Ms. Jane Kuok, Campus Principal of Tenby Schools Ipoh, has a prolific background in education, part of which includes extensive experience as a Council of International Schools (CIS) Accreditation Leader and as an advisor for the development of the International Postgraduate Certificate in Education (PGCEi) at Nottingham University. She is passionate about teacher training and is a fully trained tutor on the PGCEi courses run by Queen's University Belfast and Stranmillis University College and has led training for the Cambridge Diploma for Teaching and Learning (CIDTL) programme. She is currently completing her Advanced Diploma in Education with the University of Bath. Prior to her current position, Jane was the Principal of Tenby International School Setia Eco Park and has also served as the Head of Primary and Teaching and Learning Advisor at Garden International School in Kuala Lumpur. Jane is a very proactive and 'hands on' school leader, frequently seen in classrooms and greeting parents. She has high expectations of all stakeholders and brings a huge wealth of knowledge and expertise to the school. Jane is Malaysian but was born and raised in the United Kingdom. She is a graduate in Social Biology and Education from the University of Surrey and can be described as the epitome of a "third culture kid" who is fully aware of the challenges and rewards being faced by children educated in the international system. Jane shares with us here, her thoughts about international education.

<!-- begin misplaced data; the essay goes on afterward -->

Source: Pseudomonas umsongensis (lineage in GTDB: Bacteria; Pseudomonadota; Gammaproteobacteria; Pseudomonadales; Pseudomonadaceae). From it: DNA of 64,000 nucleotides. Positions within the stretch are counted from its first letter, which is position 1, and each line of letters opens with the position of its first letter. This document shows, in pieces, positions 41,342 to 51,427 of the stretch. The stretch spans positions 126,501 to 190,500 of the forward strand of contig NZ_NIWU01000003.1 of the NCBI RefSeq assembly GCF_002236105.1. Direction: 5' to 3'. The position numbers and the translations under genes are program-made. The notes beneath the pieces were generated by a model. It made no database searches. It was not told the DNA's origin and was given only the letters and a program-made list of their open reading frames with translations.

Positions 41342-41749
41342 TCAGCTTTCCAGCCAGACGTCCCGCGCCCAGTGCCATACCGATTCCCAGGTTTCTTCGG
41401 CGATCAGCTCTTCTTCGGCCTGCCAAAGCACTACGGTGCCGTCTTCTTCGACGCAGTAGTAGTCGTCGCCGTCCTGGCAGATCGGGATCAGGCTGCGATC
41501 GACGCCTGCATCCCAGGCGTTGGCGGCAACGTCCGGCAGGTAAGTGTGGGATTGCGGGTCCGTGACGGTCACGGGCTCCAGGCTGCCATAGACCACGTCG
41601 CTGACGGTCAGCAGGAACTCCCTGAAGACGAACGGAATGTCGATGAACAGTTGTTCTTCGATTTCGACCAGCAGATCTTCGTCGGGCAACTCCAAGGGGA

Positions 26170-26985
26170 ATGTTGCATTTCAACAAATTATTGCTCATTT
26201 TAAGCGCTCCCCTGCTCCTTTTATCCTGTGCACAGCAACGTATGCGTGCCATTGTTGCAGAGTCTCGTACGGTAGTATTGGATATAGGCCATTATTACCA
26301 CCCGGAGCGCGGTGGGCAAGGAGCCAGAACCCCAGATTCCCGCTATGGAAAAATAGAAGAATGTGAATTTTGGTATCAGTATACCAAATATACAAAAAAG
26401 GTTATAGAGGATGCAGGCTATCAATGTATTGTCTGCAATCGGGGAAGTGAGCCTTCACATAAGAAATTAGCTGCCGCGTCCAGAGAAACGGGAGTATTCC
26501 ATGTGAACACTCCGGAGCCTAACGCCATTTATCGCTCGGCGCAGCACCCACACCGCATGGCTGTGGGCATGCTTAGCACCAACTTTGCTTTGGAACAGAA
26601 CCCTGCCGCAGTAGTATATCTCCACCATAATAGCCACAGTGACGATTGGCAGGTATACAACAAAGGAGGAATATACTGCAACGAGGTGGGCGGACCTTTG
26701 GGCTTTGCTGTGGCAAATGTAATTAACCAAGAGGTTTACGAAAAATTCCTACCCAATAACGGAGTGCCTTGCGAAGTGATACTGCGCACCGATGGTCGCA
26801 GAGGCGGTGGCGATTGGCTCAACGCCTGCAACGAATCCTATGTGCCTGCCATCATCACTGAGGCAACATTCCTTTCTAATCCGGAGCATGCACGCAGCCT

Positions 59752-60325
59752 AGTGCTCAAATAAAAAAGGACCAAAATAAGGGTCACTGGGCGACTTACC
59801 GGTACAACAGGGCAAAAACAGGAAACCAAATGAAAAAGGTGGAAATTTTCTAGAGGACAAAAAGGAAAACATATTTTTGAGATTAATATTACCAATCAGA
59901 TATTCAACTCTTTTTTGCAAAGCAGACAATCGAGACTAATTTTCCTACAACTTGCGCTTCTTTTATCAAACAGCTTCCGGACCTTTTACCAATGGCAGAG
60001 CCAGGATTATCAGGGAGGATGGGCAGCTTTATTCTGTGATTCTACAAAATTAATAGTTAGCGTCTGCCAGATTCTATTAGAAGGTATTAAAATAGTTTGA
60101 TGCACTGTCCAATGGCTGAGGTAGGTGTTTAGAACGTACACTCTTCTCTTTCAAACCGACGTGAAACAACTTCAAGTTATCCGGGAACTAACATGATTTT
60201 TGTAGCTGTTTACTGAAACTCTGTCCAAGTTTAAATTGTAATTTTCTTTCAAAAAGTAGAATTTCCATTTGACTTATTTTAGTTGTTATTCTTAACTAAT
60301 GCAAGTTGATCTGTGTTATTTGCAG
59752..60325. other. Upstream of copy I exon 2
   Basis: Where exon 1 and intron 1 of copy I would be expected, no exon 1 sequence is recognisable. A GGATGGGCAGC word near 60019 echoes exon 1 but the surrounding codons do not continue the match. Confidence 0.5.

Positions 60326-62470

1. What do you love the most about your job?
The children -they are the most important reason we do our jobs at Tenby Schools. It is so wonderful observing them blossom as individuals, becoming unique personalities that reflect qualities that we have termed "Tenbyness", such as confidence without arrogance, taking risks, and having the ability to adapt and be resilient. Several of our students have obtained places in prestigious universities, including Cambridge University and the London School of Economics in the UK.
2. Tell us more about learning in an international school.
Many parents make the decision of sending their children to an international school without understanding the ethos of an international school. Parents have their own perceptions of what education is and their expectations often reflect their own school experiences, which can sometimes be a very traditional, old-fashioned method of didactic teaching, with a large amount of homework and cramming for exams. Based on research on learning over the last 20 plus years, the 'traditional' methods work for passing exams for some students, but not when it comes to preparing them for tomorrow's world.
Learning today is about 'learning to learn', having an emotional link, being an active learner, questioning, adapting and applying knowledge, skills and understanding to learning scenarios. Learning should be about experiences beyond the classroom. It's about joining in with the school community, applying ideas and leading initiatives, being involved in a range of opportunities, excursions, experiences of the arts, sports, music, competitions and community services. It's about experiencing success and failure, and learning to deal with a range of emotions in preparation for life.